NEW YORK, Feb. 15 (UPI) Seventy percent of the 1,500 U.S. spinal cord injuries to minors result from vehicle accidents, and 68 percent were not wearing a seatbelt.
Our findings reinforce the need to educate teenagers on the importance of taking safety precautions when operating a Motor vehicle and the tragic consequences that can result from the irresponsible use of alcohol and drugs, says Dr. Michael G. Vitale, of the Columbia University College of Physicians and Surgeons. The study, published in the Journal of Pediatric Orthopedics, also found that boys were more than twice as likely to experience spinal cord injuries as girls; African-Americans were at greater risk than whites; and Hispanics and especially Asians were at lower risk than whites.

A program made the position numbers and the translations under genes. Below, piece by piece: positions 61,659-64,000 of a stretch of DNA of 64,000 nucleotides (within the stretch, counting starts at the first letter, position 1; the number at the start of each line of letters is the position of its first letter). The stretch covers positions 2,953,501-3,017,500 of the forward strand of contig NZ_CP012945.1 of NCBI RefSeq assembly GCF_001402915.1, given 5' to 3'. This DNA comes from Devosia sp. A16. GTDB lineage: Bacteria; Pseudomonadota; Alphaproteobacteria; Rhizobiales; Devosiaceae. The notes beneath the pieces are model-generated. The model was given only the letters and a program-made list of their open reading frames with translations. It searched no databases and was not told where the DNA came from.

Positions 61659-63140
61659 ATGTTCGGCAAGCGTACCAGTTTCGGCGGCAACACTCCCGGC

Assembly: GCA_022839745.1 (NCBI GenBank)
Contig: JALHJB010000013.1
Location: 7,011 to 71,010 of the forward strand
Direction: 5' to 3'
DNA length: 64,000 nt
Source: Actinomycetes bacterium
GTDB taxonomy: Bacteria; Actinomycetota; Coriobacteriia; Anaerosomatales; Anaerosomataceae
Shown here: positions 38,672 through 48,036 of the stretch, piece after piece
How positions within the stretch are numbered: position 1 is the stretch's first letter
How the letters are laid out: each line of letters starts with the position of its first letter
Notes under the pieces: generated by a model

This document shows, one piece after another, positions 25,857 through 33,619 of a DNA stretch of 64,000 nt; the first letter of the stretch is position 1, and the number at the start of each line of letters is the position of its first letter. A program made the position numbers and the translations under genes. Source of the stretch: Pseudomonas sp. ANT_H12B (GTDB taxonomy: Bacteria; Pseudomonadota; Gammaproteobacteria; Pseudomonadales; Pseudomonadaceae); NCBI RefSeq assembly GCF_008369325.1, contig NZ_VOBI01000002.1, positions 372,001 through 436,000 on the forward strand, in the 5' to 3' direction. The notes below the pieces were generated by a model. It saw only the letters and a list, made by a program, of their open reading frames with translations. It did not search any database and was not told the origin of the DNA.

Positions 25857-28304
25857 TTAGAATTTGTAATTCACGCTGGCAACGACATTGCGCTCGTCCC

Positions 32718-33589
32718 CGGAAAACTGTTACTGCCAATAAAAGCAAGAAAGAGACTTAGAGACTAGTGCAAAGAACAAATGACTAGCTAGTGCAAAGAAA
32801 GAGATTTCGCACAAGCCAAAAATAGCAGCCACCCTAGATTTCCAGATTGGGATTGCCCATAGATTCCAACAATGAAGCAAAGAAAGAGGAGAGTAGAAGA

Other common causes of pediatric spinal cord injuries include accidental fall at 14 percent, firearm injury at 9 percent and sports injury at 7 percent.
Alcohol and drugs were involved in 30 percent of all cases, according to the researchers.
Copyright 2007 by United Press International